I think something that might be useful for the listeners or viewers; talking about how that would actually work in React itself

React isn't the web—it's just one (popular) tool among many that is used to solve some problems encountered on the web. The next generation of tools will likely solve web-based problems with approaches that are not related to React.

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jaredcwhite profile image
Jared White Author

Thanks for providing some additional context, and yes I agree this is an issue that has been around quite a while and isn't strictly-speaking new. Part of me is optimistic and thinks maybe things are starting to trend in the right direction. But OTOH it's frustrating that even as core web APIs are improving dramantically, many newcomers to the industry are skipping over much of it and just being immediately told to learn one particular framework or set of build tooling because that's what employers are looking for. Sigh…

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mwdd profile image
Mark Wilson

Hey Jared,

I can assure you I'm not necessarily disagreeing with you here - I more commented as your initial argument seemed more concerned with the semantics of job titles than the underlying issue you are really getting at.

But equally the idea of losing sight of the fundamentals is not a modern malaise, I remember back in the day where Flash developers were convinced that was how websites were going to be made - HTML was just a shell for embedding ActionScript into and see how that worked out for those guys... Or to veer off on a random tangent, it's like people getting into art and going straight to making abstract painting without learning how to draw or how colour theory works. Or people running before they can... you see where I'm going here.

But the effect of React especially on new developers is palpable, I recently did some work for an agency on a Shopify store and a snippet had been made by another dev and it was laid out like a React component. The CSS, HTML and JS was all in one file and all of the CSS was applied to IDs that were applied to all elements, no classes whatsoever and was an utterly inappropriate response to the job in hand. It made me sad to be honest.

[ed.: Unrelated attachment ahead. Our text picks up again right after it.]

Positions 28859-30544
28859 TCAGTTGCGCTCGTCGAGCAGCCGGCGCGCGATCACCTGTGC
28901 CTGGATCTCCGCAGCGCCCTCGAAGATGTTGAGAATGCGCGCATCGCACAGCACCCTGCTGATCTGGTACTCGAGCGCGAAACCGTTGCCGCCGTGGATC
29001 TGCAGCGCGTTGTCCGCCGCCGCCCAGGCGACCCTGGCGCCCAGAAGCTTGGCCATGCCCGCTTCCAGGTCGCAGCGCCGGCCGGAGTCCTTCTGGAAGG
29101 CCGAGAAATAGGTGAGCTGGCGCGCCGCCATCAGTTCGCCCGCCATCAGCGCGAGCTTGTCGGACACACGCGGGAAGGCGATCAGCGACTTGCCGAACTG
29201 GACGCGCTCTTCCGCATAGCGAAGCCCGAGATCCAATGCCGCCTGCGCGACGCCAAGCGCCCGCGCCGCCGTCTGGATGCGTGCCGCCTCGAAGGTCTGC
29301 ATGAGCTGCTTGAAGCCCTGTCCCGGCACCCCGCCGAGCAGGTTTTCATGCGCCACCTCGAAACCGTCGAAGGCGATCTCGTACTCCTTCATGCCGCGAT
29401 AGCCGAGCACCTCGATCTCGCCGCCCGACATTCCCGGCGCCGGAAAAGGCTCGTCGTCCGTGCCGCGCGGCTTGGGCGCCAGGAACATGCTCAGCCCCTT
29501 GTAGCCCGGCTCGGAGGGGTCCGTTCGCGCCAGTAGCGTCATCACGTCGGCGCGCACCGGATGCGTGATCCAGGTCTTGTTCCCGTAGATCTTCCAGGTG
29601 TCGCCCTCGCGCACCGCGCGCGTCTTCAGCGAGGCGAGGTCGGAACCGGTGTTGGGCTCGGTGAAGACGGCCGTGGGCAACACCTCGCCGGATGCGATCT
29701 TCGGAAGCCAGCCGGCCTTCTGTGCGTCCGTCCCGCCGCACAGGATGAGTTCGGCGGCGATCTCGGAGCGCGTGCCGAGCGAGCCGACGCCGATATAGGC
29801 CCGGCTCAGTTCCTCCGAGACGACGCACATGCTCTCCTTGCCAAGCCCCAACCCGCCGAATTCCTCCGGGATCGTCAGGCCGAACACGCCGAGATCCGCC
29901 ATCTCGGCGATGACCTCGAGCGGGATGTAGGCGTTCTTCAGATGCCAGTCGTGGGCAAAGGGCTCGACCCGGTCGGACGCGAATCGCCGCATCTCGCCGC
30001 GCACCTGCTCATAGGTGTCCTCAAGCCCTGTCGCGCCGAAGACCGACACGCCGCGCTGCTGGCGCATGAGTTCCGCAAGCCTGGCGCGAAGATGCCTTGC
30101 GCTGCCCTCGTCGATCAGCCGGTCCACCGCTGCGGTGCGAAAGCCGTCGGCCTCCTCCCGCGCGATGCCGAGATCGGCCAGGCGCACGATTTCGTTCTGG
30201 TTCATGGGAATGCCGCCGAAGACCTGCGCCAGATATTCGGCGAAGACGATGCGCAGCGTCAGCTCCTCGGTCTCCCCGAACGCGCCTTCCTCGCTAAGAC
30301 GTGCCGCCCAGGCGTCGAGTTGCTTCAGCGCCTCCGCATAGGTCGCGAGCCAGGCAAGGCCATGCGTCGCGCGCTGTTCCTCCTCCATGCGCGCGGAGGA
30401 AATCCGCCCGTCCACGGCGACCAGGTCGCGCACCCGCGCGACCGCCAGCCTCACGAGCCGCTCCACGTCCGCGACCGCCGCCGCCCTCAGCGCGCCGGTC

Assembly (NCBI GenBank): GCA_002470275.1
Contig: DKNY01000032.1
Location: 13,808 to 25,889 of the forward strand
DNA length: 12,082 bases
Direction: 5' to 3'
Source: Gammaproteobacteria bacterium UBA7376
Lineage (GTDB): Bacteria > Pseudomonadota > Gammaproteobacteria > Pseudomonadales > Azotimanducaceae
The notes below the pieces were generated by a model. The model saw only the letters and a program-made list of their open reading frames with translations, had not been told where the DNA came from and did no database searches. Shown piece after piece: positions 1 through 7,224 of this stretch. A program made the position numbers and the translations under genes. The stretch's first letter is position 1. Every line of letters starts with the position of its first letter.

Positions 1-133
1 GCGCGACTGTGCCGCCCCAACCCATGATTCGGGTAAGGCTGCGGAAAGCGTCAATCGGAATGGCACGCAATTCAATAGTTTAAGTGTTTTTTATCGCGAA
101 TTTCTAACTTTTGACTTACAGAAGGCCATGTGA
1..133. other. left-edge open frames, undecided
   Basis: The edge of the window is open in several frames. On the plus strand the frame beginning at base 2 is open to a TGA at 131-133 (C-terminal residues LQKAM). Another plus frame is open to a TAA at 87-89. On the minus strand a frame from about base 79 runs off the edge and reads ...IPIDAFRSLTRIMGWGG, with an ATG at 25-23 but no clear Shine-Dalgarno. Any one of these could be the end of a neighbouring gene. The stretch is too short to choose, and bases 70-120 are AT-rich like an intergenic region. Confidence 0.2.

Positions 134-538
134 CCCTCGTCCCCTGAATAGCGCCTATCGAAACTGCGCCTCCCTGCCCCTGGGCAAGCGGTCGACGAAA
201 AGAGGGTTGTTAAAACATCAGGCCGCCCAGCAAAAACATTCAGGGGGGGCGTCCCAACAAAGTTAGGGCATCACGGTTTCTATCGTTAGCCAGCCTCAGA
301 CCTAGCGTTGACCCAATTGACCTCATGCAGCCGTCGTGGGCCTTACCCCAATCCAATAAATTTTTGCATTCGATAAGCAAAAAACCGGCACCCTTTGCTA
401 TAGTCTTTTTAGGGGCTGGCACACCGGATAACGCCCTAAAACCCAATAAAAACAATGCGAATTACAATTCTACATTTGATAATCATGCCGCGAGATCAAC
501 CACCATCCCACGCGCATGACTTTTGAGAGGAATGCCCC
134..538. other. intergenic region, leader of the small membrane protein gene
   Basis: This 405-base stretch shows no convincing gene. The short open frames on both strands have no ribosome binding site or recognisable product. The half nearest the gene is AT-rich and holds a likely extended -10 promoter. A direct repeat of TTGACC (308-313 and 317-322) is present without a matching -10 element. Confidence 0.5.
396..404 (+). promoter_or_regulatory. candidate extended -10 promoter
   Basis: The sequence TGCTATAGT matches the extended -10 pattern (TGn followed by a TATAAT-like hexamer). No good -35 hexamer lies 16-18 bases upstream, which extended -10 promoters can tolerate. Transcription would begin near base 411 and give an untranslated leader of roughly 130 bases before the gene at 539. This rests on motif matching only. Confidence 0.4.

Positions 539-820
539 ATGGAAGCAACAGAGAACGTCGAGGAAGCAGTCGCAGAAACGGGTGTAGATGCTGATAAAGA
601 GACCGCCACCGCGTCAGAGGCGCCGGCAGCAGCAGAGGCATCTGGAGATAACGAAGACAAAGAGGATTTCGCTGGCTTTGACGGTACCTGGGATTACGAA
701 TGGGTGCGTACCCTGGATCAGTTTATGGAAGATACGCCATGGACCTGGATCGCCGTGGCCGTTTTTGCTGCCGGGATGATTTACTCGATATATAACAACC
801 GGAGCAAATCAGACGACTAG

Back to your original point, I agree with you that all devs should have a reasonable knowledge of the fundamentals from the outset, and also revisit them regularly. But equally I think the array of job titles we have now is not necessarily a bad thing - oddly I think the one you mentioned "I'm a React/Tailwind developer" would actually be a warning flag to an employer of any worth as they are essentially saying - "I use these two things and I will do everything I can to use them, regardless of whether I need to or not".

Anyways, thanks for the post - was an interesting angle on it.

Have a good weekend!

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jkhaui profile image
Jordy Lee

No offence bro but you’re way too opinionated/idealistic

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jaredcwhite profile image
Jared White Author

Thank you!

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ratrateroo profile image
ratrateroo

I think it is part of having a lot of technology advancement to have different titles like in engineering, now they have civil, geodetic, chemical and more. But if I get the chance to live in the future where we live in space, building starships, warp drives, fusion reactor and space colonies, I just want to be expert in everything and just called/titled as worker.

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andrewbaisden profile image
Andrew Baisden

It's most likely because these days a "web developer" is not enough. There are too many technical stacks and we have to take into account mobile and desktop applications too.